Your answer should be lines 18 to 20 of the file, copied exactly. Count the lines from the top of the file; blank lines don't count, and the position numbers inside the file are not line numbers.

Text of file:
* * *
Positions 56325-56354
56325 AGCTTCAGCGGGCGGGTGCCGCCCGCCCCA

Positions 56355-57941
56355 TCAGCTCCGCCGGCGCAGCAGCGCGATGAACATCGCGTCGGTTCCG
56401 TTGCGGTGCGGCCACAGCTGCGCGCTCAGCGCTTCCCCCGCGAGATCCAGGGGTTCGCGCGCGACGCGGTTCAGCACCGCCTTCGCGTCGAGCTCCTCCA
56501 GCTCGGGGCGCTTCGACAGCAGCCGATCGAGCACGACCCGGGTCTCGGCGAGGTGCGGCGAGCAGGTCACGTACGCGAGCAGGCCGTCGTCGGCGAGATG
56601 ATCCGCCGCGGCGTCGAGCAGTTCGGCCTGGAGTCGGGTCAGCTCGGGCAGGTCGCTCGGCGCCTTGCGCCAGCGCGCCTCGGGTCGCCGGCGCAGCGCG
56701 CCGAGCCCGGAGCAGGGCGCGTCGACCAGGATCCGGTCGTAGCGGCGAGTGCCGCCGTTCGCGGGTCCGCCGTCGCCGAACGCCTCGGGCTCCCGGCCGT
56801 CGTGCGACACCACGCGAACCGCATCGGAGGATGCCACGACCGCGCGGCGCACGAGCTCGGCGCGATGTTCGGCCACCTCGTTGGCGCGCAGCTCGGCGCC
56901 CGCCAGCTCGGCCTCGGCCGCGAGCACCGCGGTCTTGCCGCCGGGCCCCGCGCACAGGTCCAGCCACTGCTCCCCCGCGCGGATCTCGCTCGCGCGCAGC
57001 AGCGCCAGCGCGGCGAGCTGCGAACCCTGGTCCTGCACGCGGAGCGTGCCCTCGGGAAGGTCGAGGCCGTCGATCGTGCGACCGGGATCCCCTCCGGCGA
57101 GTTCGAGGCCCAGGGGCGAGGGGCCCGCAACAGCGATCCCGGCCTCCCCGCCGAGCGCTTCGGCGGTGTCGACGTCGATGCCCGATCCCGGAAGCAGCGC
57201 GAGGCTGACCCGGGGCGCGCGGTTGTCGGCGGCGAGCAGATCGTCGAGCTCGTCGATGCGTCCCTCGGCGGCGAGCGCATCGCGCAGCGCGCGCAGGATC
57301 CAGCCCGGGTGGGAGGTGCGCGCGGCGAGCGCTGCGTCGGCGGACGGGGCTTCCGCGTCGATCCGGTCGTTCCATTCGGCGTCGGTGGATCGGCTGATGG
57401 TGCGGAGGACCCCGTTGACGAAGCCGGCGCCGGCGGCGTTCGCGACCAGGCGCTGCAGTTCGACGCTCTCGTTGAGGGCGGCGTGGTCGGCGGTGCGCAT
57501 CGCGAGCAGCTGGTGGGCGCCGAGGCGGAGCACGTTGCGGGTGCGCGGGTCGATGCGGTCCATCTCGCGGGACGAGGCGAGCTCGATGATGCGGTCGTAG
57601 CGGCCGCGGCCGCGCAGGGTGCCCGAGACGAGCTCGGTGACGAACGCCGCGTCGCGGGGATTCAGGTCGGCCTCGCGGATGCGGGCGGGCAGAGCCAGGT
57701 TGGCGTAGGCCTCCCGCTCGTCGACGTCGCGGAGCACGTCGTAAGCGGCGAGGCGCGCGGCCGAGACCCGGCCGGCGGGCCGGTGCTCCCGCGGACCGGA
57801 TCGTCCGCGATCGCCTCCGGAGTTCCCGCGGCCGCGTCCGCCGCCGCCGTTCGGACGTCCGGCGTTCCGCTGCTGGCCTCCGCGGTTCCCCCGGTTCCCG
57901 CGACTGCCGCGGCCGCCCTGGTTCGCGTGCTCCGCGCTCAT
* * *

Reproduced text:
57701 TGGCGTAGGCCTCCCGCTCGTCGACGTCGCGGAGCACGTCGTAAGCGGCGAGGCGCGCGGCCGAGACCCGGCCGGCGGGCCGGTGCTCCCGCGGACCGGA
57801 TCGTCCGCGATCGCCTCCGGAGTTCCCGCGGCCGCGTCCGCCGCCGCCGTTCGGACGTCCGGCGTTCCGCTGCTGGCCTCCGCGGTTCCCCCGGTTCCCG
57901 CGACTGCCGCGGCCGCCCTGGTTCGCGTGCTCCGCGCTCAT